When I was single and searching for the man of my dreams, I had the best job in the world – I was a reality television casting director for a big dating show. It was my job to search high and low for single hotties to cast on TV.
Being the resourceful (and, yes, perhaps a little desperate) late 20-something gal that I was, I often used my job as a dating service with just one client: me. If I was out recruiting and met a guy who wasn’t the perfect fit for the show, I’d often see if he was the perfect fit for me. Best. Job. Ever.
Along with scouring the country for man meat, I also had a tendency to exploit the world of online dating to entice guys to audition for the show.
I wooed available men off of all the major dating sites – Match.com, JDate.com (nope, I’m not Jewish), and, of course, the mother of all meet your match dating websites: eHarmony.com. Sure, I felt badly poaching potential soul mates from SexxyLexxi124 in Hoboken, NJ, but I had a job to do.
A few years into my reality show casting career, this got me thinking: so many singles spend massive amounts of time and money on dating sites – eHarmony being the biggest offender, with its mile long Relationship Questionnaire – with no guarantee that the man or woman on the other side of that insanely long personality test isn’t… well, insane.
I suddenly felt like I was doing a public service by putting people on TV and saving them from the clutches of online dating!
Let me explain.
Before the first rose, as it were, is ever handed out, every person you see on a reality dating show has been put through the reality TV casting ringer. In order to appear on a big dating show, you must first pass a series of tests. No, not I.Q. – when has that ever been a requirement? I’m talking more the mental and physical kind.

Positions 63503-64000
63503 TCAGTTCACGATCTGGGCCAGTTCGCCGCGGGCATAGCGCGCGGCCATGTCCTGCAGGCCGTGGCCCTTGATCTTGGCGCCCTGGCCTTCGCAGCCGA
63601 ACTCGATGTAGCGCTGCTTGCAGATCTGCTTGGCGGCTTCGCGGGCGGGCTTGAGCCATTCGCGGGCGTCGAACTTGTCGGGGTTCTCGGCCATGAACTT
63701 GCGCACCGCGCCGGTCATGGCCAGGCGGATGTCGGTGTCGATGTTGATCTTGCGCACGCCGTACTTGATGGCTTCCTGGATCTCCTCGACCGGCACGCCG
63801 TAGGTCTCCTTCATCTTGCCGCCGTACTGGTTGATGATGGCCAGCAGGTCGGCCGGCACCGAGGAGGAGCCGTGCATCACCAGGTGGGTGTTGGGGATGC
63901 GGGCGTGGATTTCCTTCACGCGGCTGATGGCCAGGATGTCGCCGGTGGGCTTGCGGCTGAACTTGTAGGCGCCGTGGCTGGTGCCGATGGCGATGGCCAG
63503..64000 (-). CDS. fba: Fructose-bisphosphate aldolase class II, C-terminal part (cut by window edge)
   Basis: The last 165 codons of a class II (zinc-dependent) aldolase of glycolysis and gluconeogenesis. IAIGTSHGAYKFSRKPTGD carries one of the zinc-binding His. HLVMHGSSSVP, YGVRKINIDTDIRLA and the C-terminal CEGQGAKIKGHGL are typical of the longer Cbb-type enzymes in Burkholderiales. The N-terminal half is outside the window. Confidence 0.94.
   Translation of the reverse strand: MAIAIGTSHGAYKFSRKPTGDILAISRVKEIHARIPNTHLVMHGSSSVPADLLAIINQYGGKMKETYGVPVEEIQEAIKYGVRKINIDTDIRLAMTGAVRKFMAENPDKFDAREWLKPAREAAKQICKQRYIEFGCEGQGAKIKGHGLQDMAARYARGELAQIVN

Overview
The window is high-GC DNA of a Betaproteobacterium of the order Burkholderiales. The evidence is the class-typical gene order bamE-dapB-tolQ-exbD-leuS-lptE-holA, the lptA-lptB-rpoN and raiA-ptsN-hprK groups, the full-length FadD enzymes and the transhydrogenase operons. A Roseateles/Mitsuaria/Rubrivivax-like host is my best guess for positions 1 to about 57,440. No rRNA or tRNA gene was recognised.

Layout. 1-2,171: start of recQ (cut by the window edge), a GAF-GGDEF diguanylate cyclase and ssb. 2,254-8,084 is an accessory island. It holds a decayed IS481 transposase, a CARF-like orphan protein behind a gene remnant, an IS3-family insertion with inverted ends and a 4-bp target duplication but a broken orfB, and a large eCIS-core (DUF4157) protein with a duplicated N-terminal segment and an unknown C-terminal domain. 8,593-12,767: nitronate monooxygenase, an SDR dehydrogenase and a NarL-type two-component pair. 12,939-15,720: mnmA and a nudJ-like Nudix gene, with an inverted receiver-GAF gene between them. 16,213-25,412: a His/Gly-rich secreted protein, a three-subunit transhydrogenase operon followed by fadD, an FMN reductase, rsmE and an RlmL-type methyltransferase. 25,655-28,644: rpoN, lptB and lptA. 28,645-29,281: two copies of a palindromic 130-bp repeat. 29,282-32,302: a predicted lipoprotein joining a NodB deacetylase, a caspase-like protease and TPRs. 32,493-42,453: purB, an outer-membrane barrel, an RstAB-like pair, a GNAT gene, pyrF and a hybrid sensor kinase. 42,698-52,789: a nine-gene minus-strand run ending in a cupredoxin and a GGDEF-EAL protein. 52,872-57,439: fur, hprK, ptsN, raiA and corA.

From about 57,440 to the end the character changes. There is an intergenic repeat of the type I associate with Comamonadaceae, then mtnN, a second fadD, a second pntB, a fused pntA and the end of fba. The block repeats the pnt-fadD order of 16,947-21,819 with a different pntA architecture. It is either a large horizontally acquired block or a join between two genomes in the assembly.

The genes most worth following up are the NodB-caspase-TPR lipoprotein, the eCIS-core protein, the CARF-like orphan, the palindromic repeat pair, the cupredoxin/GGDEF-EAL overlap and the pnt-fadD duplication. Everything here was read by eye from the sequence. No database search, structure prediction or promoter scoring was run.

Depending on the show, you might undergo a Psychological exam to see if you are mentally fit for the show – these can often be around 800 questions. Sometimes, you’ll even meet with an actual Psychiatrist.
Next, you’ll undergo a physical exam. No, not the turn and cough kind – but rather an in-depth STD exam. (They have to keep that hot tub water clean, yo!)
Obviously we have to keep contestants as safe as we can, especially when spit swapping makes up 80% of the activity on a show. We take this very seriously and, sadly, this step is where we lose a lot of potential candidates. What do we look for? Big, scary STDs. Not like all STDs aren’t big and scary, but some can be treated.
I have to say, making the call to the gal who flunked the STD test is not a fun call to make. But someone has to do it. Let’s see eHarmony try that one!
Okay, you’re probably thinking – why the hell would anyone go on a really dating show over online dating if this is what they have to look forward to?
I admit, it can get intense. But think about it. WE DO ALL THE HARD WORK FOR YOU. If you’re getting poked and prodded – mentally and physically – you know YOUR DATE is, too. And isn’t it comforting to know that when you meet your potential soul mate up close and on camera, you know he’ll be free of all communicable diseases, major mental defects and hopefully criminal charges. (YES, we also perform super in-depth background checks, too.)
Hey, I’m totally not bad mouthing dating sites, though. It’s a great way to meet people and hopefully find true love. I know lots of friends who’ve met their “soul mate” that way. And I know not every person who applies to get on a reality dating show will be considered for or actually cast on the show. I’m just saying that if you can make it through the casting process in one piece, it’s a solid alternative that offers incredible benefits – being whisked away in a helicopter the least of them.
So, now knowing what you know about the reality TV casting process, are you ready to take the plunge? If so, what show would you apply for and why?
Sarah Monson is a reality TV Casting Director who, over the last 10 years, has thrust people into the limelight on shows including Survivor and The Bachelor. Check her out at http://www.thebitchlorette.com or get on the road to reality TV stardom at http://